Love Is Our Mission: The Family Fully Alive
As Pope Francis begins his apostolic journey to the United States next week in our nation’s capital, the Eighth World Meeting of Families will open in Philadelphia. After proclaiming God’s love and mercy here and in New York, our Holy Father will join this week-long event on that Saturday for a Festival of Families and prayer vigil. The Pope will then conclude the Meeting with an open-air Mass on Sunday, which also caps his visit to our country.
The theme of the meeting is “Love is Our Mission: The Family Fully Alive,” reflecting God’s plan for the family, a community of love and life in the image of the Trinity. It is in love that married couples and their families find their meaning – in experiencing love and in radiating love to the world, a visible sign of God’s lasting love for his people.
The world needs this witness of love if humanity is to be fully alive. We all find our origin in love. Love is our final destination too, and all points in between. As Saint John Paul II explains, “Man cannot live without love. He remains a being that is incomprehensible for himself, his life is senseless, if love is not revealed to him, if he does not encounter love, if he does not experience it and make it his own, if he does not participate intimately in it” (Redemptor Hominis, 10). It is in love, and only in love, that the world will be redeemed.
It has been my privilege as a priest and bishop to help women and men to share a life of enduring love together, from those couples at the very beginning of preparing for marriage to those who are celebrating significant wedding anniversaries. In those who come to the Church to be married, I sense a sincere search for values, meaning, love and commitment. Even couples who barely know their faith are hoping for a marriage that lasts, that fulfills them, and that ensures they will be loved to the end of their days.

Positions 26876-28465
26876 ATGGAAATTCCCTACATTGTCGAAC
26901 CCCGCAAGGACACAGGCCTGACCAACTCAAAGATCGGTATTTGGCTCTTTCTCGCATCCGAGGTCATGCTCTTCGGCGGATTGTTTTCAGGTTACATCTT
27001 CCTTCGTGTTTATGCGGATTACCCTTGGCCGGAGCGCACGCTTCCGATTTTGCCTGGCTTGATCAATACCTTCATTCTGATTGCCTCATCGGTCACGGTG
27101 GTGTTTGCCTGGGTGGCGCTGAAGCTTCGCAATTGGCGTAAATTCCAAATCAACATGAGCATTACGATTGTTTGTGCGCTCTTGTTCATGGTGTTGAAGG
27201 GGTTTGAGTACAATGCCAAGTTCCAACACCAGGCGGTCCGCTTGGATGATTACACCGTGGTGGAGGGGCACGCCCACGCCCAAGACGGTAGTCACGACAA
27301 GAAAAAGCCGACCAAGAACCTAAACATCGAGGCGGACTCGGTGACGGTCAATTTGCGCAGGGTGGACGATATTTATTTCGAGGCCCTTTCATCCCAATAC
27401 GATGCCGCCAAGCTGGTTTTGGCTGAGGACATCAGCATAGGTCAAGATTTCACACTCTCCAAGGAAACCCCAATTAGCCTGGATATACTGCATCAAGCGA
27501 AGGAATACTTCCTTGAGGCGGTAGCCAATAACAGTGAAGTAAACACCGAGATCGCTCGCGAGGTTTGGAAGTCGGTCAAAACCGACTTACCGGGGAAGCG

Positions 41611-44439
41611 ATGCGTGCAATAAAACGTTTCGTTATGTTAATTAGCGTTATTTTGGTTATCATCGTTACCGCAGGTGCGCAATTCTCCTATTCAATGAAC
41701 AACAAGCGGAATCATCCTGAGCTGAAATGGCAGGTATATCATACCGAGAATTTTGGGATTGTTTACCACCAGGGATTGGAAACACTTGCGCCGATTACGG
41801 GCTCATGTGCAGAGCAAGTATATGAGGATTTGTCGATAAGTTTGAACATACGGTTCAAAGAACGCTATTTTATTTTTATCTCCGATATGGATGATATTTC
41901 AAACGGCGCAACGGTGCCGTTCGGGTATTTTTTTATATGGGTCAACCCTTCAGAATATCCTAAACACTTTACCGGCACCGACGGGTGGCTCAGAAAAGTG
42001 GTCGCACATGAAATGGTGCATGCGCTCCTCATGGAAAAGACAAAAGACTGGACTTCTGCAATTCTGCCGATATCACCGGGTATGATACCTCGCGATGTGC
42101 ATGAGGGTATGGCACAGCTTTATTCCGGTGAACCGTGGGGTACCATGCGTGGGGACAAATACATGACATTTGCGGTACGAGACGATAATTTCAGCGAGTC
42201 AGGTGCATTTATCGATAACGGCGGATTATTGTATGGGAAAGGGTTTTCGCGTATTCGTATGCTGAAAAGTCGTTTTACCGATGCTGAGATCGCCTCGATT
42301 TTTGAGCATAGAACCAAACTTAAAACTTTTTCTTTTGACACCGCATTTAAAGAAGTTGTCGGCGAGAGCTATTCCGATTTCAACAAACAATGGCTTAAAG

They know, as we all do, that marriage and family life can often be difficult today. There is no need to cite statistics about troubled marriages, divorce, children born outside of marriage alongside a mentality that views children as an unwanted burden, and myriad other challenges. We all know someone who has been in that situation. None of us is untouched by these things.
Yet we also know that there are couples who have made a reality of the dream of a lasting, shared life together. There is an abiding admiration for these couples who hold fast to one another through all manner of difficulties, for those who have been married for 25, 50 or more years. Theirs are the stories that inspire.
How do they do it? How does their love endure amidst the stresses of life, particularly in our time when marriage and family face so many societal and cultural challenges? When I talk with these couples and their families, I am struck by how many tell me about the quiet, constant giving of time, attention, consolation and affection, the difficulties endured with a smile, the scrimping and saving, the small ordinary gestures done for the other, and the realization of how much the other sacrifices each day. These gestures are the summary expressions of a gift, the gift of love.
The human love between a man and woman, and between family members and friends and neighbors, is a beautiful thing, yet when our human love is combined with divine love, it is still greater. When God is included, our own love is magnified.
While we live in a culture where commitment is valued less and less, nevertheless there is a deep-seated longing of the human heart and a hope for fulfillment in human love. Christian families can respond to that need with the testimony of their lives, which shows that love can indeed bear all things, believe all things, hope all things, endure all things (1 Corinthians 13:7).
The family is meant to be an essential element in a civilization of love. In this respect, the family – husband and wife, parent and child, sister and brother, grandparents, aunts, uncles and cousins – are meant to be a model, a microcosm, of all of humanity. As important as this task is, it requires no special programs or burdensome budgets. It requires small and simple acts of self-giving. It requires that families be true to what God, who is Love, made them to be.